Veronia Steele, who created Milleens Farmhouse Cheese with her husband, Norman, on the Beara Peninsula in West Cork, has passed away.
In creating Milleens, Ms Steele not only made a farmhouse cheese, she also made a movement of artisan food producers, all of who owe their inspiration to this singular woman. Along with Myrtle Allen, of Ballymaloe House, Ms Steele created the big bang for Irish food. After her, nothing would be the same.
There was something both ancient and shamanistic about Veronica Steele. When the filmmaker David Shaw-Smith made a television programme about Milleens cheese, back in the late 1970's, he chose to shoot the film of Veronica making cheese almost as if she were appearing in a Vermeer painting, the camera low, the light coming into her face from the window, her back bent as she worked – Girl with Milleens Cheese.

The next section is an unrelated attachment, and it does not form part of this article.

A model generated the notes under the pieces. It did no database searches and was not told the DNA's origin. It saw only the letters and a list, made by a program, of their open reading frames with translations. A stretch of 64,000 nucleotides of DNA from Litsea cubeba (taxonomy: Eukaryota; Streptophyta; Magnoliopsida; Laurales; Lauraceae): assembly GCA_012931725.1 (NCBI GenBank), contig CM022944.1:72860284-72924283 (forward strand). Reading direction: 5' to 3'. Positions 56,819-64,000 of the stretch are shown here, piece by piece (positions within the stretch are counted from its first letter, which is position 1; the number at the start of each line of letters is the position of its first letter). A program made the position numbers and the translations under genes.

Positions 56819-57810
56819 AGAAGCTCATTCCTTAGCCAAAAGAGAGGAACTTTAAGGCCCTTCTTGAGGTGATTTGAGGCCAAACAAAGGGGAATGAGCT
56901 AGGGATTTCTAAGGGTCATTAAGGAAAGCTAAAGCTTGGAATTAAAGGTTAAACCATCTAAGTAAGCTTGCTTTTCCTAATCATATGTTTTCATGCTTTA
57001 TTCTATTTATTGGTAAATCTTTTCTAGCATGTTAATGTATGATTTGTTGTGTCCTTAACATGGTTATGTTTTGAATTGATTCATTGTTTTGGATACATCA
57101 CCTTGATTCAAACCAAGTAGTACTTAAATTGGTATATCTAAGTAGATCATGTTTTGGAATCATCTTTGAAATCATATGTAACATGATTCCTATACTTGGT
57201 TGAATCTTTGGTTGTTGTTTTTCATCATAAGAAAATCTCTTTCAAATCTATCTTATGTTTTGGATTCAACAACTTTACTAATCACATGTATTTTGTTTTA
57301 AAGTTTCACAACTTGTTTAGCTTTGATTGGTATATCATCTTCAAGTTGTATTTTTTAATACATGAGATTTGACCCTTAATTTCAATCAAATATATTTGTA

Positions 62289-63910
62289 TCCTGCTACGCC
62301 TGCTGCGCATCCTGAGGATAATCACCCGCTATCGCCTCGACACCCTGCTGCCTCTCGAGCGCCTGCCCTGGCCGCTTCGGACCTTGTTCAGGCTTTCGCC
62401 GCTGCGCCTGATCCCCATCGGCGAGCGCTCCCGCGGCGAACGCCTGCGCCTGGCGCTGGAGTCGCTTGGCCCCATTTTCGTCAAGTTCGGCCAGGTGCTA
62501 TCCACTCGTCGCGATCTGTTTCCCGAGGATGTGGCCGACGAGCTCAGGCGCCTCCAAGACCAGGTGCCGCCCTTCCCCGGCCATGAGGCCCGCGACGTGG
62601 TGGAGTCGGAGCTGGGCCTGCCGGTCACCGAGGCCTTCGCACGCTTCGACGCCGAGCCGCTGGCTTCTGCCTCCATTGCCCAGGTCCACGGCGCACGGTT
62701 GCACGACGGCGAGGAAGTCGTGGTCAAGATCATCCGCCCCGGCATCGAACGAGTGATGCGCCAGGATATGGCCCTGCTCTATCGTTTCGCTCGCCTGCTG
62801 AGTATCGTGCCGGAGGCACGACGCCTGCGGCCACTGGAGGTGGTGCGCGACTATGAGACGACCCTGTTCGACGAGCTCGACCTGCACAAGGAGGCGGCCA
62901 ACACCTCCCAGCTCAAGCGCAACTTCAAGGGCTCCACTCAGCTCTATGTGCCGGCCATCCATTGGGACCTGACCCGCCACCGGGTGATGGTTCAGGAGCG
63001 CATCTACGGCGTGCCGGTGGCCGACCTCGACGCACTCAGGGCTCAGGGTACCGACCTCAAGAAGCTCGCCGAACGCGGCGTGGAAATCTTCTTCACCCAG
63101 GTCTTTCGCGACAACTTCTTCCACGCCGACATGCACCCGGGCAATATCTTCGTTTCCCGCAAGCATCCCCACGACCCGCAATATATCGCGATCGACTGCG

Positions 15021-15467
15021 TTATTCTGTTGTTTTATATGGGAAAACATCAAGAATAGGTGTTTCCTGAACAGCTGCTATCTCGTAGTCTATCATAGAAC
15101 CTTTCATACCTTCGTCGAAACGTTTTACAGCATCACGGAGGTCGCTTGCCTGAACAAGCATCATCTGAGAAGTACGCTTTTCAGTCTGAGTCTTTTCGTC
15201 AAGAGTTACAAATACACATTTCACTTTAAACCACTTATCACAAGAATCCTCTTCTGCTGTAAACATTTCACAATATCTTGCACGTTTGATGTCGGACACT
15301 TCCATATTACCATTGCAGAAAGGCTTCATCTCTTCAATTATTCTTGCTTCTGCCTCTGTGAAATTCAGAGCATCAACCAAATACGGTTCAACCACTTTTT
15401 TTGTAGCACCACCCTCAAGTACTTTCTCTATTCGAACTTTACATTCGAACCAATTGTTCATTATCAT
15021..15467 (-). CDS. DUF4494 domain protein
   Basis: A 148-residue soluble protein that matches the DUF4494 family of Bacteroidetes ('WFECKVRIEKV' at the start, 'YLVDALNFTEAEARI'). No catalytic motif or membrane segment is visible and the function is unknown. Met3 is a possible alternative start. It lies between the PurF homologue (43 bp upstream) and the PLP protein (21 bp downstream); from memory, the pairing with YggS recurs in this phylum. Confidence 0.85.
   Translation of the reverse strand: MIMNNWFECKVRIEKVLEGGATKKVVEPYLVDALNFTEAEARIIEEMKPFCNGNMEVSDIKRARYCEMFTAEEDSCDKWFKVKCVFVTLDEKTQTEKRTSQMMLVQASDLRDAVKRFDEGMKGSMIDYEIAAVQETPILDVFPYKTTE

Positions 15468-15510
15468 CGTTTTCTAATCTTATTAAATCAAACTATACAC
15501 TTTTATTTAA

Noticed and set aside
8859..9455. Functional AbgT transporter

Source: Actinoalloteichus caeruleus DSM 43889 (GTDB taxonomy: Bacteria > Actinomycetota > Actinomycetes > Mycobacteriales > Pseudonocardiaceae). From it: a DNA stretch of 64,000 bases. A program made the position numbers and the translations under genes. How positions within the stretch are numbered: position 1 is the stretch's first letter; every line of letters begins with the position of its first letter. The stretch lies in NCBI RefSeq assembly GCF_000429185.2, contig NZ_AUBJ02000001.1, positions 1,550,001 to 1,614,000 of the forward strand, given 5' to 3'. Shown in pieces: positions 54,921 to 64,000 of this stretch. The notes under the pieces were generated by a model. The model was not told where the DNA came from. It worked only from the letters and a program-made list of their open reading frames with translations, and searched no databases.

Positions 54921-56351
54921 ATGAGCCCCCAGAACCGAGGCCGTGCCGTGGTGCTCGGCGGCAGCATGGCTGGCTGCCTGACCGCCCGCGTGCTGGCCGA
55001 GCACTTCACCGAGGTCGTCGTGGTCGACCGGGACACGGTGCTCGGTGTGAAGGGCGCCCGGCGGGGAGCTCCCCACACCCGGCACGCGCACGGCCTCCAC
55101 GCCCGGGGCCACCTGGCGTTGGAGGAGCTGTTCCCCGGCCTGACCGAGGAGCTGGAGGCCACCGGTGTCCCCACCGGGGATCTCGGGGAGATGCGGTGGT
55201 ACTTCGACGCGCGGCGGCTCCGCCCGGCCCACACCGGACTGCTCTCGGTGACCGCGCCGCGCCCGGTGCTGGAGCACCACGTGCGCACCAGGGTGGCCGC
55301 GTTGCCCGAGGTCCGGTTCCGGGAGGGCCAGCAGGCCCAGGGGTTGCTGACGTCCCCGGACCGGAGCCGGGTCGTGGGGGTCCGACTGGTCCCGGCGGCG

She was the kind of woman who would nip upstairs in the farmhouse to play you a fugue she had just finished, as if you had just dropped by the Bach household, and J. S wanted your opinion on his latest piece. She seemed to operate in a different time and yet she seemed, like any great artist, to make time her own.
Milleens is not just a farmhouse cheese, it is a totem to human creativity, and to the stubbornness needed in order to fashion art. There should be a statue celebrating her achievement, and a university chair. And when that chair is founded in University College, Cork, it doesn’t belong in the Department of Dairy Science. It belongs in the Department of Philosophy.
Just over a year ago, Veronica was awarded the first ever Lifetime Achievement Award at the inaugural Irish Cheese Awards, and received a standing ovation from her peers. It couldn’t have gone to anyone else.
Photos: Veronica in Beara, photo by Stefan Syrowatka syro.net ; Veronica with Myrtle Allen at Ballymaloe: Veronica at Electric Picnic with Derry Clarke; Veronica at LisArd Festival, just after her return from Ethiopia